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Title: Realistic Extension Algorithm via Covariance Hessian

Abstract

Coarse-graining of protein interactions provides a means of simulating large biological systems. Here, a coarse-graining method, REACH, is introduced, in which the force constants of a residue-scale elastic network model are calculated from the variance-covariance matrix obtained from atomistic molecular dynamics (MD) simulation. In test calculations, the C-atoms variance-covariance matrices are calculated from the ensembles of 1-ns atomistic MD trajectories in monomeric and dimeric myoglobin, and used to derive coarse-grained force constants for the local and nonbonded interactions. Construction of analytical model functions of the distance-dependence of the interresidue force constants allows rapid calculation of the REACH normal modes. The model force constants from monomeric and dimeric myoglobin are found to be similar in magnitude to each other. The MD intra- and intermolecular mean-square fluctuations and the vibrational density of states are well reproduced by the residue-scale REACH normal modes without requiring rescaling of the force constant parameters. The temperature-dependence of the myoglobin REACH force constants reveals that the dynamical transition in protein internal fluctuations arises principally from softening of the elasticity in the nonlocal interactions. The REACH method is found to be a reliable way of determining spatiotemporal protein motion without the need for expensive computations of long atomisticmore » MD simulations.« less

Authors:
 [1];  [2]
  1. University of Heidelberg
  2. ORNL
Publication Date:
Research Org.:
Oak Ridge National Lab. (ORNL), Oak Ridge, TN (United States)
Sponsoring Org.:
USDOE Laboratory Directed Research and Development (LDRD) Program
OSTI Identifier:
932204
DOE Contract Number:  
DE-AC05-00OR22725
Resource Type:
Journal Article
Resource Relation:
Journal Name: Biophysical Journal; Journal Volume: 93; Journal Issue: 10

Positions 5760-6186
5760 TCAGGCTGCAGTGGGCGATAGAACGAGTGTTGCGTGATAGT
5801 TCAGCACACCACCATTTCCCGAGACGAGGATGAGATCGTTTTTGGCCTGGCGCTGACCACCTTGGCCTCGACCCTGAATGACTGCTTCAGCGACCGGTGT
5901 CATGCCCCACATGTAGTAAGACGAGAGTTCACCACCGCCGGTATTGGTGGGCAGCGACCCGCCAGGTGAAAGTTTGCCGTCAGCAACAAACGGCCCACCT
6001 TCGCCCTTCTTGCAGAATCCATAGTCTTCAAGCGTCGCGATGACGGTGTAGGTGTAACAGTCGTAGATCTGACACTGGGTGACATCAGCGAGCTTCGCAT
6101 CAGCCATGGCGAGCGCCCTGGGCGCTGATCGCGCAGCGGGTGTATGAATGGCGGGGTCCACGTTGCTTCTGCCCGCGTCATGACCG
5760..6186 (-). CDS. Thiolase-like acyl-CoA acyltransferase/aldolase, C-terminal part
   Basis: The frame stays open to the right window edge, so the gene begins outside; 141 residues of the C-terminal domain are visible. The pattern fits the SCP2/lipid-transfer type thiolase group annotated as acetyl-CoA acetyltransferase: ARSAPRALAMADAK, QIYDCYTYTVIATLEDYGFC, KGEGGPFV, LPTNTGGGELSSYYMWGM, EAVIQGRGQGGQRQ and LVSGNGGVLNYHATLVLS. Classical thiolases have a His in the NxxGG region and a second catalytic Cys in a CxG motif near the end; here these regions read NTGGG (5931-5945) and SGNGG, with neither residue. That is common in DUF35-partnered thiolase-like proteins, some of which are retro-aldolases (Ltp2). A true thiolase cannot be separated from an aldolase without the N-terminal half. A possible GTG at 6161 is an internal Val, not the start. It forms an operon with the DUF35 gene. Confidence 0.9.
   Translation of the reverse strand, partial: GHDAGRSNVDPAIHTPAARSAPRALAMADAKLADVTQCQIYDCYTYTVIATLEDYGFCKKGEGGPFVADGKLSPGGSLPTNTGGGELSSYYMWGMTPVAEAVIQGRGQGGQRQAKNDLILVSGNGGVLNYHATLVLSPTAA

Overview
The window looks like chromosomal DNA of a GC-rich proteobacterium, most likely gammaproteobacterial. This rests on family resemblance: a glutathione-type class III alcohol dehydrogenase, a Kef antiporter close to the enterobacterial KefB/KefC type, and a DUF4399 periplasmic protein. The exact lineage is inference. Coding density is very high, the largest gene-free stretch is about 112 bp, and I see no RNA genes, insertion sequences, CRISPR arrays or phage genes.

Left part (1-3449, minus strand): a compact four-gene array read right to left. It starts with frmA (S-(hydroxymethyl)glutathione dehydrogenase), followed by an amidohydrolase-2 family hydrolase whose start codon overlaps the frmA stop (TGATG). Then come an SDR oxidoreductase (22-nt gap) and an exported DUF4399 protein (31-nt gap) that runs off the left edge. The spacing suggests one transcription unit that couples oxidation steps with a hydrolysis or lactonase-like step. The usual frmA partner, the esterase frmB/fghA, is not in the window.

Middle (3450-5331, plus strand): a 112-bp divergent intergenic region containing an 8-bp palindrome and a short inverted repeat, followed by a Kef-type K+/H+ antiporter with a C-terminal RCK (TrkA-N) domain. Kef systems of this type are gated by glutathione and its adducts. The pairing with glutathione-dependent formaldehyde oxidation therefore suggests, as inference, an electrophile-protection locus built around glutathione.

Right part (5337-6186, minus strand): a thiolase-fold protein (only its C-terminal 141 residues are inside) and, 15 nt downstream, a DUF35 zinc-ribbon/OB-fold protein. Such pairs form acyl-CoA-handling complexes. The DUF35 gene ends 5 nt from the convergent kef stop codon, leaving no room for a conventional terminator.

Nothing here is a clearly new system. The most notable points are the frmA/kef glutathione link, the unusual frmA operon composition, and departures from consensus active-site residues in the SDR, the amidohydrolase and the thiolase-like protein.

Country of Publication:
United States
Language:
English
Subject:
59 BASIC BIOLOGICAL SCIENCES; ALGORITHMS; CONSTRUCTION; ELASTICITY; FLUCTUATIONS; MATRICES; MYOGLOBIN; PROTEINS; SIMULATION; TRAJECTORIES

Citation Formats

Moritsugu, K, and Smith, Jeremy C. Realistic Extension Algorithm via Covariance Hessian. United States: N. p., 2007. Web. doi:10.1529/biophysj.107.111898.
Moritsugu, K, & Smith, Jeremy C. Realistic Extension Algorithm via Covariance Hessian. United States. doi:10.1529/biophysj.107.111898.
Moritsugu, K, and Smith, Jeremy C. Mon . "Realistic Extension Algorithm via Covariance Hessian". United States. doi:10.1529/biophysj.107.111898.
@article{osti_932204,
title = {Realistic Extension Algorithm via Covariance Hessian},
author = {Moritsugu, K and Smith, Jeremy C},
abstractNote = {Coarse-graining of protein interactions provides a means of simulating large biological systems. Here, a coarse-graining method, REACH, is introduced, in which the force constants of a residue-scale elastic network model are calculated from the variance-covariance matrix obtained from atomistic molecular dynamics (MD) simulation. In test calculations, the C-atoms variance-covariance matrices are calculated from the ensembles of 1-ns atomistic MD trajectories in monomeric and dimeric myoglobin, and used to derive coarse-grained force constants for the local and nonbonded interactions. Construction of analytical model functions of the distance-dependence of the interresidue force constants allows rapid calculation of the REACH normal modes. The model force constants from monomeric and dimeric myoglobin are found to be similar in magnitude to each other. The MD intra- and intermolecular mean-square fluctuations and the vibrational density of states are well reproduced by the residue-scale REACH normal modes without requiring rescaling of the force constant parameters. The temperature-dependence of the myoglobin REACH force constants reveals that the dynamical transition in protein internal fluctuations arises principally from softening of the elasticity in the nonlocal interactions. The REACH method is found to be a reliable way of determining spatiotemporal protein motion without the need for expensive computations of long atomistic MD simulations.},
doi = {10.1529/biophysj.107.111898},
journal = {Biophysical Journal},
number = 10,
volume = 93,
place = {United States},
year = {Mon Jan 01 00:00:00 EST 2007},
month = {Mon Jan 01 00:00:00 EST 2007}
}